There are two sides to a coin, in this case the coin being customer experience design.

Heads
As an experience designer, half of my time is spent helping customers come up with ideas for better experiences. To my mind, the best experiences delight customers, engage employees, and benefit shareholders—all at the same time.

Tails
The other half of the client-facing time is usually focused on helping the company change so it can deliver the better experience.

Both areas are ripe for change through innovation.

Use Innovation To Be Best At What Your Customers Want Most

Many look at innovation as a way to improve on what is already being done by making it better or faster. My experience has been that what customers truly want more of and what companies focus their innovation time and attention on are quite different. The result of that disconnect is often lost time, frustration, high opportunity cost, and slipping market share.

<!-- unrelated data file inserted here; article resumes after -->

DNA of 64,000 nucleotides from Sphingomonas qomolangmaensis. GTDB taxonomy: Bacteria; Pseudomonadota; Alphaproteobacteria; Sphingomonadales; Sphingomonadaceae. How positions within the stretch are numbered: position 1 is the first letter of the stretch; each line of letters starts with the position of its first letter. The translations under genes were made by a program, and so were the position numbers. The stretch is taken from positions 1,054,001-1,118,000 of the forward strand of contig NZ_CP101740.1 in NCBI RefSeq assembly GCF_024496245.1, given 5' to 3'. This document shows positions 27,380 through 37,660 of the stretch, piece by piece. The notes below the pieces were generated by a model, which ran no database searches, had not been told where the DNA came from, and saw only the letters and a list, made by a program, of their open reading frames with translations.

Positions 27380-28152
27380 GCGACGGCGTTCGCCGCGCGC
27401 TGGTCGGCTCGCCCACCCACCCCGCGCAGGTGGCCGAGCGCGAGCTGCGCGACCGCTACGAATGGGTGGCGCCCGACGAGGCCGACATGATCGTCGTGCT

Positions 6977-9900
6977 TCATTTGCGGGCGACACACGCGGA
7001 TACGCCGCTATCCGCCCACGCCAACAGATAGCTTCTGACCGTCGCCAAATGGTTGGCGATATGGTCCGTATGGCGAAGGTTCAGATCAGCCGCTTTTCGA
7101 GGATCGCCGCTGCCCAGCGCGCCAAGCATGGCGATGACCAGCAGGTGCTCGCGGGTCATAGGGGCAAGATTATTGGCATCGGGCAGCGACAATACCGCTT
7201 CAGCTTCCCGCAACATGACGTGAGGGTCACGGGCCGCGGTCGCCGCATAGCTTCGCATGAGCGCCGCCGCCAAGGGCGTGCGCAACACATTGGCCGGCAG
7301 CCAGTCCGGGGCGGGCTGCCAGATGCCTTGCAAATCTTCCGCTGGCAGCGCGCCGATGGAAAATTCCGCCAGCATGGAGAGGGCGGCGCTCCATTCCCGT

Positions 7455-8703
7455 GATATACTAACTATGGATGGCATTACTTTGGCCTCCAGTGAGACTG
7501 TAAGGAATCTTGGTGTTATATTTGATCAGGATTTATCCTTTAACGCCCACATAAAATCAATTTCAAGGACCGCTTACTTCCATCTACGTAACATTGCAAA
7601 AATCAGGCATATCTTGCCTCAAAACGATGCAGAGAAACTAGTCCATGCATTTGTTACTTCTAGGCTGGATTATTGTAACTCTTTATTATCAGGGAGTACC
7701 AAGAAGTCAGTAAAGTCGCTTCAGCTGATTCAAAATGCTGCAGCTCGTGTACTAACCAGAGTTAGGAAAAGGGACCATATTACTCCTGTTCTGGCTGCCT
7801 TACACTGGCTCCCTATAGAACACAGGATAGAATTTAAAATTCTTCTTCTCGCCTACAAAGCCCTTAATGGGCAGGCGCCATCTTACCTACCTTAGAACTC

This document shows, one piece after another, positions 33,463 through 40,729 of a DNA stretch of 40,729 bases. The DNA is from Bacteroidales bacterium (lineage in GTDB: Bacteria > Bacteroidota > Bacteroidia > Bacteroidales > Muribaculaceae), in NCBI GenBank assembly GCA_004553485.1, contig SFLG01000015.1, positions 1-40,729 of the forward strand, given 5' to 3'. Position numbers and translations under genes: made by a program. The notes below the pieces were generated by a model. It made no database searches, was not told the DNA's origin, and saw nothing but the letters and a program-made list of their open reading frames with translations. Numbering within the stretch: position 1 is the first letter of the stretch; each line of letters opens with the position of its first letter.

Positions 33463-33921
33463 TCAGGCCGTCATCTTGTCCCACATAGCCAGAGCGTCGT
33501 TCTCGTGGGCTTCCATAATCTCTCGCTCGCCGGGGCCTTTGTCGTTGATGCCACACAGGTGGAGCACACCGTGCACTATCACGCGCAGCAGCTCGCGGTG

There’s a better way.

The most predictably successful starting point for the kind of customer experience innovation that truly benefits all the stakeholders isn’t focused on what is currently the case, but on the ‘what could be’ that people would value greatly. After all, the businesses that deliver greater value and a better customer experience are the ones customers usually choose—and share stories about!

Think about focusing your innovation attention on “what customers want most”. This is the first side of the coin. You may have to experiment with some new methods to find out those truths but this is an important step and well worth the effort.

First address the core needs that inform the type of innovation work that needs to be done.